Equatorial Guinea wants to deliver on its cross-border gas venture expectations

Gabriel Lima EG2020Equatorial Guinea is positioning itself as a hub for gas in the Gulf of Guinea and hopes to deliver where others have failed: developing the first successful cross-border gas venture on the continent

Gas is a major priority for Equatorial Guinea and its neighbours. While Cameroon brought on stream Africa’s first Floating LNG project in 2018, Nigeria has declared 2020 the Year of Gas and both countries continue to push for the development of a gas-based economy.

On its side, the country launched Africa’s first offshore gas mega-hub last year when it signed definitive agreements with Marathon Oil, Noble Energy, Atlas Petroleum, Glencore and Gunvor to process stranded gas from its Alen and Aseng gas fields and offset production decline at the country’s Alba field.

The project is of strategic importance for the country because the Alba field had been until now the sole supplier of gas to its Punta Europa complex, which feeds several industries including an LNG train and a methanol production unit, both seeking expansion. But such receiving infrastructure could also be a godsend for Nigeria and Cameroun who both have several stranded gas fields right across Equatorial Guinea’s maritime boundary and in need of off-take infrastructure.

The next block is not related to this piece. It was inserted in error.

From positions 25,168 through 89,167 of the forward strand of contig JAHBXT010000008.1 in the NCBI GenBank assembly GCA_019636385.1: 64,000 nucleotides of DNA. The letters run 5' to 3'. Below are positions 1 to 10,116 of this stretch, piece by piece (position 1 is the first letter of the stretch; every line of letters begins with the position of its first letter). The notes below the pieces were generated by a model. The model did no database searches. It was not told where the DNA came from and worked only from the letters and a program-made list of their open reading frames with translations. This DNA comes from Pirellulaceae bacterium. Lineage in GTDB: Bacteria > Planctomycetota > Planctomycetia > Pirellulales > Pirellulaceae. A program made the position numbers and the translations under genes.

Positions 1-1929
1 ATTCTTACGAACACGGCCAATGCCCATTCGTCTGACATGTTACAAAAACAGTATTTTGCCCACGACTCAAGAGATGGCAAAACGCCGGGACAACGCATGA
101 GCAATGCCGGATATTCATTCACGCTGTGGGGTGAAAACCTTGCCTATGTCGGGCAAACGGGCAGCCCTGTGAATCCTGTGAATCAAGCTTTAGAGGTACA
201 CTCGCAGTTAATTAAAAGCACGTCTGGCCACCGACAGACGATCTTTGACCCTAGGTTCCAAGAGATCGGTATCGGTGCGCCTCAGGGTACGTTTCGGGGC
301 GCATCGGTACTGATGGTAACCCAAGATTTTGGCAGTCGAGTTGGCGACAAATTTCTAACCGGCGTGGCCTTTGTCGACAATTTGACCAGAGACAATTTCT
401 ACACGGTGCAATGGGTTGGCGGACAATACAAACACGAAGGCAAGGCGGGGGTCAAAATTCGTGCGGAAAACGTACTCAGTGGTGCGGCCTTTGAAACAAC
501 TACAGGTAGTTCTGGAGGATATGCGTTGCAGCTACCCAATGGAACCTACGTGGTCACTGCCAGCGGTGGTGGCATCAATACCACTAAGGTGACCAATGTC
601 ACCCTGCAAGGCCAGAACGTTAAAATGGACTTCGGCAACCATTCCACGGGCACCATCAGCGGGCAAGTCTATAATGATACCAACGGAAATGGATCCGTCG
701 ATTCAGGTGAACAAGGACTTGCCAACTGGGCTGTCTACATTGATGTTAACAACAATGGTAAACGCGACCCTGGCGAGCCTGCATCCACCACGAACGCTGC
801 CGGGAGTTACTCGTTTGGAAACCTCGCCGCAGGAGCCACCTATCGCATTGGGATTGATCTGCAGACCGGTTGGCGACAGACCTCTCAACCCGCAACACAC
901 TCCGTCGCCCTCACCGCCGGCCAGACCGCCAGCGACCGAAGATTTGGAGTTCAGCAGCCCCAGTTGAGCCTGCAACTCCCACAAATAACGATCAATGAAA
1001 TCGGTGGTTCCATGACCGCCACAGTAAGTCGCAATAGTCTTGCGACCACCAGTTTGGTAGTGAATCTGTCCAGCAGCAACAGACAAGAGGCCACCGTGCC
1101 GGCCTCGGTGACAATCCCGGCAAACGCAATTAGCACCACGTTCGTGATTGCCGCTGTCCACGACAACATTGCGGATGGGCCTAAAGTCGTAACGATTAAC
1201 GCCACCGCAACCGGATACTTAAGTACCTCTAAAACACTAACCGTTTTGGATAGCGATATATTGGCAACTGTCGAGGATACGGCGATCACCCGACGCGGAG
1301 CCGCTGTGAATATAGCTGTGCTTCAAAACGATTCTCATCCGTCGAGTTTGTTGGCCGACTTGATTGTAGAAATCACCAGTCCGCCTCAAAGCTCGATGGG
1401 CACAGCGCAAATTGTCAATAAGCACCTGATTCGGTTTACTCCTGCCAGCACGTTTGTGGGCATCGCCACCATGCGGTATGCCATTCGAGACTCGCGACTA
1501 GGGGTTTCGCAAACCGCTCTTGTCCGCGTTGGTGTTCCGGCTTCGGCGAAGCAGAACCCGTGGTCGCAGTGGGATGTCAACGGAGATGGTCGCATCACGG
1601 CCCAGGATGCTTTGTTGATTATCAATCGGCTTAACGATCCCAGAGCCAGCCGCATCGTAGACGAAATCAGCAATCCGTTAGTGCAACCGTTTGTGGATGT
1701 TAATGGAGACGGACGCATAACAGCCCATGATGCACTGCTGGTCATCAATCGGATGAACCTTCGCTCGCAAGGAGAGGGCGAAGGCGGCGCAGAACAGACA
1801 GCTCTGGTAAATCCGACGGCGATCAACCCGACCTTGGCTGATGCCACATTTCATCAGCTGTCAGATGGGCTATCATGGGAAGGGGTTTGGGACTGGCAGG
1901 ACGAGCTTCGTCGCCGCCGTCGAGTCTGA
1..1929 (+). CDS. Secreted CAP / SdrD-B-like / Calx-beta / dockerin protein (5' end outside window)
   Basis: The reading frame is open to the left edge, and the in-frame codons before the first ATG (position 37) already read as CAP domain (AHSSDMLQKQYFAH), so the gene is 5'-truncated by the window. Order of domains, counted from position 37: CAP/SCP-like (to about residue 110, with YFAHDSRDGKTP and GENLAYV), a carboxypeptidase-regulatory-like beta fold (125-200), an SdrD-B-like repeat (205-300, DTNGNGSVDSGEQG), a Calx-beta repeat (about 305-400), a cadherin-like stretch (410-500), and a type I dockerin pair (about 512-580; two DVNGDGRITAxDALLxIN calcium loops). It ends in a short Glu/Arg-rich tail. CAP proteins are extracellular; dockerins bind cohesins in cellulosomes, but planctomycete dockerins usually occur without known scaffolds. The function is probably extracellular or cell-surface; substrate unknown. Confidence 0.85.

The country’s vision for gas is simple: it wants to become that gas mega-hub for the sub-region by developing several offshore hubs to monetise neighbouring gas reserves and develop downstream gas industries spurring industrial development and economic growth. At home, its industries need gas.

EG LNG needs long-term gas supplies for its existing LNG export facility and is considering the development of a second LNG train. Meanwhile, the Atlantic Methanol Production Company has agreed to support the ongoing Year of Investment initiative by expanding its methanol production unit and diversify output into methanol derivatives. As demand for gas grows, the country’s message to its neighbours is very straightforward: we provide the processing and off-take infrastructure, you provide the feedstock.

The gas mega-hub the country is developing in the Gulf of Guinea will have its own challenges. Nigeria does not belong to OHADA and operates under a different legal regime than that of Equatorial Guinea and Cameroon. The three countries also have different petroleum legislation, fiscal regimes and PSC terms. These are all factors that need to be addressed to turn vision into reality.

In a multilateral meeting in Malabo, Gabriel Mbaga Obiang Lima, minister of Mines and Hydrocarbons of Equatorial Guinea, has taken a proactive step in creating an executive committee tasked with the acceleration of the progress of the gas mega-hub.

The team is also tasked with ensuring that gas is transported in and outside of the region. The meeting, which gathered Marathon Oil, EG LNG and state-owned entities like GEPetrol and Sonagas, sends a clear signal that a public-private partnership is in the making.

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